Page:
Linux and FOSS have a lot of energy going into great big projects: cloud, mainframe, supercomputing, and large-scale distributed computing. So bigtime projects like OpenShift, OpenStack, Hadoop, Xen, KVM, and enterprise offerings from Red Hat, SUSE, and Canonical are getting all the glory.
But there is a lot happening at the other end of the spectrum, in small-scale specialized projects that anyone can play with for cheap. After wading through endless Ubuntu and Backtrack re-spins I found these 7 interesting, useful, and unique projects that were launched in 2013.
Lenzhound Wireless Lens Motor Control System
The Lenzhound Wireless Lens Motor Control System is a wireless follow-focus system for DSLRs and video cameras. That’s right, serious independent moviemakers use DSLRs, and the Lenzhound is an affordable alternative to the traditional expensive follow-focus gear. It’s built with Arduino, and the specs and documentation are freely-shared under Creative Commons licenses. The Lenzhound is user-programmable, and also designed to be customizable without having to muck with source code. It is manufactured in the US, and is scheduled to be available in mid-2014.
Nanolinux, the 14MB Desktop
There are a lot of tiny Linuxes, but Nanolinux squishes more into a smaller space than any of them. In a mere 14MB you get a graphical desktop, games, Web browser, spreadsheet, paint program, file manager, image viewer, text editor, and more. It accomplishes this by using the Nano-X window system, the FLTK Fast Lightweight Toolkit, and the über-lightweight SLWM window manager. It boots up so quickly it’s startling. Copy it to a USB stick with Unetbootin and you have the tiniest Linux to carry with you anywhere.
Raspberry Digital Signage
Raspberry Digital Signage is a slick operating system for Raspberry Pi, for operating digital signs. It includes a Web view that supports Firefox, Chromium, and Midori, and a Media view that displays both still images and video. It has remote management via a Web administration panel and SSH, security features like disabling keyboard and mouse input, scheduled operation, an on-screen virtual keyboard, schedule Web page reloading, and lots more.
RaspyFi Audiophile Pi
While we’re talking about multimedia Raspberry Pi, check out the RaspyFi project. RaspyFi makes it easy to play music with your Raspberry Pi with minimal hassles. You can play music from a USB stick or network-attached storage. It has nice Web-based administration, and good documentation to help you sort out what hardware you need.
RebeccaBlackOS Wayland Preview
RebeccaBlackOS may be the first distro that ships with a working Wayland implementation. Wayland is the display server protocol that will someday replace the X window system. It’s already available in most distro repos as an option for curious users, but as far as I know RebeccaBlackOS is the first to ship with a prefab Wayland all ready to play with. RebeccaBlackOS is based on Kubuntu, and it’s a big download. The “reduced” download image is 1.2GB, while the full image is 2.1GB.
Wayland should start appearing in more distros in 2014. It’s been in development for over five years, and the transition away from X is going to take many more years. There is no way to make a clean break because X is a fundamental subsystem and all graphical Linux applications depend on it. Meanwhile, you can get your hands on it in RebeccaBlackOS, see how it works, and perhaps contribute useful feedback or even code.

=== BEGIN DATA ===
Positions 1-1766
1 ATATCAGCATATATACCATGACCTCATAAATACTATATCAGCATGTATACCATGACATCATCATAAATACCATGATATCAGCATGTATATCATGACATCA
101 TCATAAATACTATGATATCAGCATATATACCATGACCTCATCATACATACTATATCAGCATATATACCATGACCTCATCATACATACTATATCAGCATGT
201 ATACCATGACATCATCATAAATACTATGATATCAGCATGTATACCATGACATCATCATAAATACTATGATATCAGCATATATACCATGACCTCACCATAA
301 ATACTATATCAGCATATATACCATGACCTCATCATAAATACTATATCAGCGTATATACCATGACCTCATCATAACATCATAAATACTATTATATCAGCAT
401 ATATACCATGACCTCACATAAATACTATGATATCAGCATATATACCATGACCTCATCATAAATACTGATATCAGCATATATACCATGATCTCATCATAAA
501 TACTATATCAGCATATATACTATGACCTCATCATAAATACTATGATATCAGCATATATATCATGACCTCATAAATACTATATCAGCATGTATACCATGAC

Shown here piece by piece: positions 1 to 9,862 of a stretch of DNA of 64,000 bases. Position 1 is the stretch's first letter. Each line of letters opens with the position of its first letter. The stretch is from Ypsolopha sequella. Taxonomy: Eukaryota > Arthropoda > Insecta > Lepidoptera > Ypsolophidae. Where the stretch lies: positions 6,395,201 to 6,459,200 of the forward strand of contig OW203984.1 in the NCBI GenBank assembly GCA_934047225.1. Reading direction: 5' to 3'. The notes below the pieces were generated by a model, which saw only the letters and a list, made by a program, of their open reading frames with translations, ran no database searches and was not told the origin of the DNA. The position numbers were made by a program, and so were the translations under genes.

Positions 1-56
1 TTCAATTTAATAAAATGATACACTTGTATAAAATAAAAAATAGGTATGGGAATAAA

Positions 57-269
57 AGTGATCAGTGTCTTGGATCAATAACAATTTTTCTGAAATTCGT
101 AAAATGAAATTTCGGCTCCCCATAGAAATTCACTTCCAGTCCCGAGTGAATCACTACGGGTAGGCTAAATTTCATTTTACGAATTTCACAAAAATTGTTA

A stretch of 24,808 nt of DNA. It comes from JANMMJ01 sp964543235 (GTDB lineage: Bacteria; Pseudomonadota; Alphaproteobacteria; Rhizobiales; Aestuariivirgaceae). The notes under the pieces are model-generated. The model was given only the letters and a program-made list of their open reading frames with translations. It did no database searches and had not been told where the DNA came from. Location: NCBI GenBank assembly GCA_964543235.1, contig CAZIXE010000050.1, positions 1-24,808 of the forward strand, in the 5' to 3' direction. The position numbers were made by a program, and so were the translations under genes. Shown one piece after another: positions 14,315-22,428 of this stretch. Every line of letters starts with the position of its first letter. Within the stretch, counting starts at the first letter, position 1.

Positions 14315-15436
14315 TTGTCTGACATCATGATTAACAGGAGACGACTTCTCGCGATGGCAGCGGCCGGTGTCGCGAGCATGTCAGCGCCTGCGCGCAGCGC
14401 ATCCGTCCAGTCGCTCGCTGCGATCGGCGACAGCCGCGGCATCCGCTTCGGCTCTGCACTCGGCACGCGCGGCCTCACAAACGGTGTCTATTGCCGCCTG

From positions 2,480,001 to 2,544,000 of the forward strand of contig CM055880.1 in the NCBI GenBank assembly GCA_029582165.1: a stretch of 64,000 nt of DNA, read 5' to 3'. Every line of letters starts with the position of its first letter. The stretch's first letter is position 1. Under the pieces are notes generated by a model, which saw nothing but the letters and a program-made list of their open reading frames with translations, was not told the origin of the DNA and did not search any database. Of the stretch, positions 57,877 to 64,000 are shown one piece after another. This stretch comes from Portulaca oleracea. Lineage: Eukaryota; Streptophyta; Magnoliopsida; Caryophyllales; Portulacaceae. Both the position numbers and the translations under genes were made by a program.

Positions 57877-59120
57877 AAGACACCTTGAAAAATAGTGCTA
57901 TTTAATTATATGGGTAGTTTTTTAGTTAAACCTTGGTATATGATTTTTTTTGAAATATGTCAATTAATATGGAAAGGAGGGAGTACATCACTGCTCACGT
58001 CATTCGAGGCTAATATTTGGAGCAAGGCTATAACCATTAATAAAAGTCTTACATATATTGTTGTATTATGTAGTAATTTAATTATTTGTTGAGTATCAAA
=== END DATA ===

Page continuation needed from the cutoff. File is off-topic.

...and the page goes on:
FarmBots For Everyone
Traditional mechanized farming uses heavy, expensive machinery, and imprecise applications of chemicals. It’s fossil-fuel intensive, and it’s hard to make it economical for smaller acreages or growing smaller quantities of multiple crops. Rather, it’s better suited to large acreages of monocrops. We’re already solving the problem of building machines that can tell the difference between a desired plant and a weed, which means more precise applications of herbicides and fertilizers, and have GPS (Global Positioning System) guiding seeders on large acreages.
FarmBot Genesis rethinks mechanized farming from the ground up, and replaces the tractor with a lightweight, programmable, self-propelled automated framework. It’s built on Arduino and off-the-shelf parts, and is designed to be cost-effective for both manufacturers and do-it-yourselfers. It is scalable from small gardens to giant farming operations. The FarmBot framework is a gantry that rides on tracks, and you can attach anything you want to the gantry: sensors, seeders, fertilizers, tools, and so on. The tracks are narrower than tractor tires and don’t compact the soil, and allow for great precision. The tracks need to rest on concrete pads, which for smaller operations could be concrete pier blocks so you can move them.
FarmBot is still a young project, and it’s accessible to hobbyists because the materials are fairly inexpensive and the Arduino programming language is easy to learn. There is already a body of code to work with, which includes a nice Web front-end.
3D Print Your Own Robohand
Prosthetic limbs are outrageously expensive, especially hands. Robohand is changing that. Robohand is built from about $500 of parts, free downloadable plans and a 3D printer, compared to $10,000 for traditional prosthetics. A good 3D printer costs about $3,000 plus materials, but there is no shortage of people who need prosthetic hands so it’s a viable community project. The Robohand is not a myoelectric hand that requires surgery, batteries and motors, but is a mechanical hand that uses muscle and joint motion to operate. It’s lightweight and strong, and customizable to the wearer. The plans include schematics for fingers, whole hands, and hand + wrist.
Robohand’s inventor is Richard Van As, a South African carpenter who lost four of his fingers to a power saw. His goal is to make his designs available to people all over the world, and someday to sell kits in stores.